|Smart walker--Courtesy of Xiangrong Shen, University of Alabama|
The National Institutes of Health (NIH) has awarded three grants to develop so-called co-robots that will work cooperatively with people to further health and quality of life. This funding for the trio of projects will total about $2.2 million over the next 5 years and stems from the four-year-old interagency National Robotics Initiative.
The co-robot awards went to a smart walker for the elderly being developed by University of Alabama professor Xiangrong Shen; a hand-worn device to help the visually impaired grasp objects from University of Arkansas professor Cang Ye; and a developmental social robot companion and playmate for kids created by Massachusetts Institute of Technology professor Cynthia Breazeal.
"When the general public thinks about the research that NIH supports, they don't usually imagine robots," said Grace Peng, program director of Rehabilitation Engineering at NIH's National Institute of Biomedical Imaging and Bioengineering, in a statement. "But robots have a tremendous potential to contribute to the health and well-being of our society, whether they are helping an elderly person engage in physical activity or promoting the curiosity of a child. These three highly innovative projects demonstrate the power of encouraging leaders in the field of robotics to focus their attention on solving issues that pertain to health."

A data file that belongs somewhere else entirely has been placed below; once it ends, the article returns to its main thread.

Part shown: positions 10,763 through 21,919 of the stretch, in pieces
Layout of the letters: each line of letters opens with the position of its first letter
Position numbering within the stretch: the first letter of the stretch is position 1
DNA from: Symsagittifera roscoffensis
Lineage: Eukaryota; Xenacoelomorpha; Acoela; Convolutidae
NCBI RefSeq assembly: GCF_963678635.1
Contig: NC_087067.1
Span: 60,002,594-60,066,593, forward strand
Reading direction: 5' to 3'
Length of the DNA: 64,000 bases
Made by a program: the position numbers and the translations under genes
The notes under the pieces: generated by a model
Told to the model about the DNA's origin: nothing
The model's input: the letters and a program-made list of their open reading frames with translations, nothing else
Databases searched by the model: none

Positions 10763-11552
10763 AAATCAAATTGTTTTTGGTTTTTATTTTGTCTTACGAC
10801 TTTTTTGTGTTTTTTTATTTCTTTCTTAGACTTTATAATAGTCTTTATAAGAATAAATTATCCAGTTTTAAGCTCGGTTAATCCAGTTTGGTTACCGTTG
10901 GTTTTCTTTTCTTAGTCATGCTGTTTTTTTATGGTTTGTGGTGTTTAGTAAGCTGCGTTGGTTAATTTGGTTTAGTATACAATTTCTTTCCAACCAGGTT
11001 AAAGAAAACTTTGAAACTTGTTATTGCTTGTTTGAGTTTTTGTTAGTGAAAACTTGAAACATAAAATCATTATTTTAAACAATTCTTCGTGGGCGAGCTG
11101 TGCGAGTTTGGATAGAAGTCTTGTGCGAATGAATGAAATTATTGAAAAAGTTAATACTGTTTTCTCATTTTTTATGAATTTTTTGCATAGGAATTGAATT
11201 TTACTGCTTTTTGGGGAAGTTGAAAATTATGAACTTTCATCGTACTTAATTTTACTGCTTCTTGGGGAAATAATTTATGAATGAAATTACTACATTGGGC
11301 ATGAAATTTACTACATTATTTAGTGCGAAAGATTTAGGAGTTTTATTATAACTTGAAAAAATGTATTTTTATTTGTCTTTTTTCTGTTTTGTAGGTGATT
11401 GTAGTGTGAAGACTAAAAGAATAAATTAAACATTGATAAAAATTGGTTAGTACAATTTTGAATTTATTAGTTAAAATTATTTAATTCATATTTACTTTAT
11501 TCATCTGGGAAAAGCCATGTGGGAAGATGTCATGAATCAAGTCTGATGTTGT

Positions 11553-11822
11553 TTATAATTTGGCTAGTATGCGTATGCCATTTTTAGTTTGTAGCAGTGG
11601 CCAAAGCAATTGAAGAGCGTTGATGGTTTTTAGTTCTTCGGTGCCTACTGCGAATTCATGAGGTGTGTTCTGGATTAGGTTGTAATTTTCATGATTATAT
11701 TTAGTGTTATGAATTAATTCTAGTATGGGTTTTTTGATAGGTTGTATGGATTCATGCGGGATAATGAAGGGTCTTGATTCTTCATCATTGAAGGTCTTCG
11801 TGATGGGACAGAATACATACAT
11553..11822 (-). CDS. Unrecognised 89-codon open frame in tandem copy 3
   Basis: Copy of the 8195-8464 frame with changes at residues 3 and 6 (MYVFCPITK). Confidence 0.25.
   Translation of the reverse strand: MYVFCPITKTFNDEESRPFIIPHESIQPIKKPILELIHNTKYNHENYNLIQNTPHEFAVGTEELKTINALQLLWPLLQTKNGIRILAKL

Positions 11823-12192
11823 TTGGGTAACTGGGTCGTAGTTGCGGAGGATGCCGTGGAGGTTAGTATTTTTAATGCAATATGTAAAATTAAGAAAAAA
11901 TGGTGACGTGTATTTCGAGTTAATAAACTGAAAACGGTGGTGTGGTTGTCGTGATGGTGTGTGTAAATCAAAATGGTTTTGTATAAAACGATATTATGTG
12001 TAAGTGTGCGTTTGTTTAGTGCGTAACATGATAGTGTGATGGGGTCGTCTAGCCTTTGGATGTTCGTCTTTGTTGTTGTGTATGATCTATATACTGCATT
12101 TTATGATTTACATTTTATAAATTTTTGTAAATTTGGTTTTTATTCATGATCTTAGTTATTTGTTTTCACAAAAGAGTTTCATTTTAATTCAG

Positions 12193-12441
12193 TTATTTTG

Other U.S. governmental agencies including the National Science Foundation, the National Aeronautics and Space Administration, the Department of Agriculture, and the Department of Defense have also funded co-robot projects this year, the NIH noted.
The newly funded smart walker project is intended to enhance mobility for the elderly without requiring them to make the accommodations necessary for a wheelchair. It would function not only as a smart, power-assisted walker but also as a "smart mule" to walk alongside the user and carry a heavy load.
The hand-worn assistive device is designed to aid the visually impaired in finding moveable obstacles and then maneuvering them, as well as help in grasping and manipulating other everyday objects. It's based on computer vision and natural feedback mechanisms. Finally, the social robot would create an autonomous, long-term social robotic companion for preschoolers that's intended to help them learn and play.
- here's the announcement